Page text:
by Rodel Rodis
December 25, 2010
If Gloria Macapagal-Arroyo (GMA) had been the president who bowed to Chinese pressure and boycotted the Nobel Peace Prize event in Oslo on December 10 to save the lives of 5 Filipinos in China’s death row, few eyelashes would have batted. After all, GMA previously bowed to the demands of the kidnappers of Angelo de la Cruz, an Overseas Filipino Worker (OFW), and pulled Philippine troops out of Iraq to prevent his beheading in July of 2004.
Hostage taking, literally and figuratively, is sadly a fact of life and a common feature of contemporary politics.
Pres. Barack Obama confronted his own hostage situation when he bowed to Republican pressure to extend the Bush tax cuts for the wealthiest 2% in order to secure the extension of the same tax cuts to the rest of the 98% of the people. In a press conference, Pres. Obama explained that he had no choice because the Republicans would also not have allowed unemployment benefits for 2 million Americans to continue beyond December 31, 2010 if he did not do so. He said the American people were the hostages and, as president, he had to look out for their interests.
The number of hostages is really immaterial – whether it is 1 Filipino OFW worker in Iraq, 5 Filipino drug mules in China or 2 million unemployed workers without benefits in America, any president has to consider the political and personal consequences of bowing to or rejecting the demands of hostage-takers.
So it was not unusual for Pres. Noynoy Aquino to be confronted with the demand to boycott the Oslo Nobel Peace Prize ceremony or risk the execution of 5 Filipinos sentenced to death in China for transporting drugs. It was also not unusual for him to accept the boycott recommendation of his Secretary of Foreign Affairs, Alberto Romulo, since Romulo previously served in the same capacity for GMA.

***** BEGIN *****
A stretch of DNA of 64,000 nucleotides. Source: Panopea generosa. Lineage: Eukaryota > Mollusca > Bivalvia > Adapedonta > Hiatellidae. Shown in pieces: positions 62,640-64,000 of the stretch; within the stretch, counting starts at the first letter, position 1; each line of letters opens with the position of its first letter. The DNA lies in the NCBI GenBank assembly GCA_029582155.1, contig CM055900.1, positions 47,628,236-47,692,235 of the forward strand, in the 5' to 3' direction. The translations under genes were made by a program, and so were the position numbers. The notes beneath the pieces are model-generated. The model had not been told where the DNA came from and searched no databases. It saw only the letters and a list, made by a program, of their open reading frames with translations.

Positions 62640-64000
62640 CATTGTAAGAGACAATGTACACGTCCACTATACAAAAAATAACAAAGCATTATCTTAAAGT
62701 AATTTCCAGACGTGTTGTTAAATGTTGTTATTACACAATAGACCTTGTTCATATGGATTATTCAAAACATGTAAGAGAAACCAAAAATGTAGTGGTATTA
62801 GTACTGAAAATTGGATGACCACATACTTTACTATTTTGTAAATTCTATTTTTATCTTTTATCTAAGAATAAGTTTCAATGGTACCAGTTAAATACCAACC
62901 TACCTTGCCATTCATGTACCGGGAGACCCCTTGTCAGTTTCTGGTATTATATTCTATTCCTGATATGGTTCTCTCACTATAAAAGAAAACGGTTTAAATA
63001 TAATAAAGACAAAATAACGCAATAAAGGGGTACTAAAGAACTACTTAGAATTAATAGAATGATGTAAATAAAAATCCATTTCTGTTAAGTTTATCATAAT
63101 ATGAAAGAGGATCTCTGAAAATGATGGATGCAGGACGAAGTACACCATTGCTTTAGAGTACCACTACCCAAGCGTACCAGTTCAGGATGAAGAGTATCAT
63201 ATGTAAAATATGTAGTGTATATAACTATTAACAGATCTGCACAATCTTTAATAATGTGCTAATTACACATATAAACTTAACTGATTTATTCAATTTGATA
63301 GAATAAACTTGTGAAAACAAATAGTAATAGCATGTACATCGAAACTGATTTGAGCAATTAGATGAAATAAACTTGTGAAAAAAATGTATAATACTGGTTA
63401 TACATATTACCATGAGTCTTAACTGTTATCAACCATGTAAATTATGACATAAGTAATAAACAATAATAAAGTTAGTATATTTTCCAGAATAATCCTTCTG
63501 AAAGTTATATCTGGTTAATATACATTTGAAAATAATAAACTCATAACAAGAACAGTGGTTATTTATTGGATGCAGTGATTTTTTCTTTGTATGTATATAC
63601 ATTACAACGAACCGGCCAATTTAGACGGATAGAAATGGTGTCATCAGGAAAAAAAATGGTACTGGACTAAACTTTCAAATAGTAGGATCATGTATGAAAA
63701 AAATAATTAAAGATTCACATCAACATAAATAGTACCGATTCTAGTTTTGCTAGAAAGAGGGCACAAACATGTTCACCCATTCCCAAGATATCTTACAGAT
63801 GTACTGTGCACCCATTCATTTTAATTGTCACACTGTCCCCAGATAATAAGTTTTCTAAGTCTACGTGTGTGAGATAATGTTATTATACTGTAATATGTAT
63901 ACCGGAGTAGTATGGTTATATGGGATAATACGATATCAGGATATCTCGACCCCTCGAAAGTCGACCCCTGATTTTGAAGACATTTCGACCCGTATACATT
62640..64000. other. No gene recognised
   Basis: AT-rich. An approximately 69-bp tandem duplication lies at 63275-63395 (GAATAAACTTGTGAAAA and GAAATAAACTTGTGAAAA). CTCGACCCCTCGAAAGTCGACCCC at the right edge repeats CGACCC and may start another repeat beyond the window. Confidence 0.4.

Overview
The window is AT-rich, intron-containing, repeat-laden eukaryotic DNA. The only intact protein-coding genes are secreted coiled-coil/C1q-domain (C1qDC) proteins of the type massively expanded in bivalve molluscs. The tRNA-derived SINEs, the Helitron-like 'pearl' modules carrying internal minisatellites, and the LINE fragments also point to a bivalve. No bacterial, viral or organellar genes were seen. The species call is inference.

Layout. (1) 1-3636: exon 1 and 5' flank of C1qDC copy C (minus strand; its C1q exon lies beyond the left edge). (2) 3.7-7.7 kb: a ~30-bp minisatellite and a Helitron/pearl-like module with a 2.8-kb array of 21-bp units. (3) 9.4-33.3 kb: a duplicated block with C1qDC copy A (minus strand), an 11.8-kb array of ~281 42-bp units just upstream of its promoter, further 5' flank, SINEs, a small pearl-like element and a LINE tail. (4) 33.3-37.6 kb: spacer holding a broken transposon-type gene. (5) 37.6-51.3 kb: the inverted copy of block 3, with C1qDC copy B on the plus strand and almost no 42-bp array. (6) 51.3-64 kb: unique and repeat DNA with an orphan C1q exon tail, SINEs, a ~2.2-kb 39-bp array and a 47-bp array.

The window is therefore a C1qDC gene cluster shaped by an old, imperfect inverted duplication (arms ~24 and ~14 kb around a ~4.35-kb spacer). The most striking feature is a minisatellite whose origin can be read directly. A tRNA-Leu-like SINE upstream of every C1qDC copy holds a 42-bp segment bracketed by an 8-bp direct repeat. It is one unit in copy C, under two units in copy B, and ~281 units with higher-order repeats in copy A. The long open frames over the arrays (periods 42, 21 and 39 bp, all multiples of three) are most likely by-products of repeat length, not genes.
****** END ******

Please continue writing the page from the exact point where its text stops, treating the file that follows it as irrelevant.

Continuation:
As Pres. Aquino awkwardly explained it, he also wanted “early closure over the August 23 hostage-taking in Luneta” and to secure the safety of Filipinos in South Korea who may be caught in a resumption of the Korean War. Those are legitimate concerns for any president.
But Pres. Aquino is not just any president; he is the son of Ninoy Aquino and Cory Aquino, the icons of democracy in Asia. And he was snubbing a ceremony honoring Liu Xiaobo, a man many consider to be the “Ninoy Aquino of China”.
If Pres. Aquino had attended the Oslo ceremony, he would have heard Thorbjørn Jagland, Chairman of the Norwegian Nobel Committee, provide a biographical sketch of Liu Xiaobo:
“Liu was born on the 28th of December 1955 in Changchun in China’s Jilin province. He took a Bachelor’s degree in literature at Jilin University, and a Master’s degree and a PhD at Beijing Normal University, where he also taught. Stays abroad included visits to Oslo, Hawaii, and Columbia University, New York.”
“In 1989 he returned home to take part in the dawning democracy movement. On the 2nd of June he and some friends started a hunger strike on Tiananmen Square to protest against the state of emergency that had been declared. They issued a six-point democratic manifesto, written by Liu, opposing dictatorship and in favor of democracy.”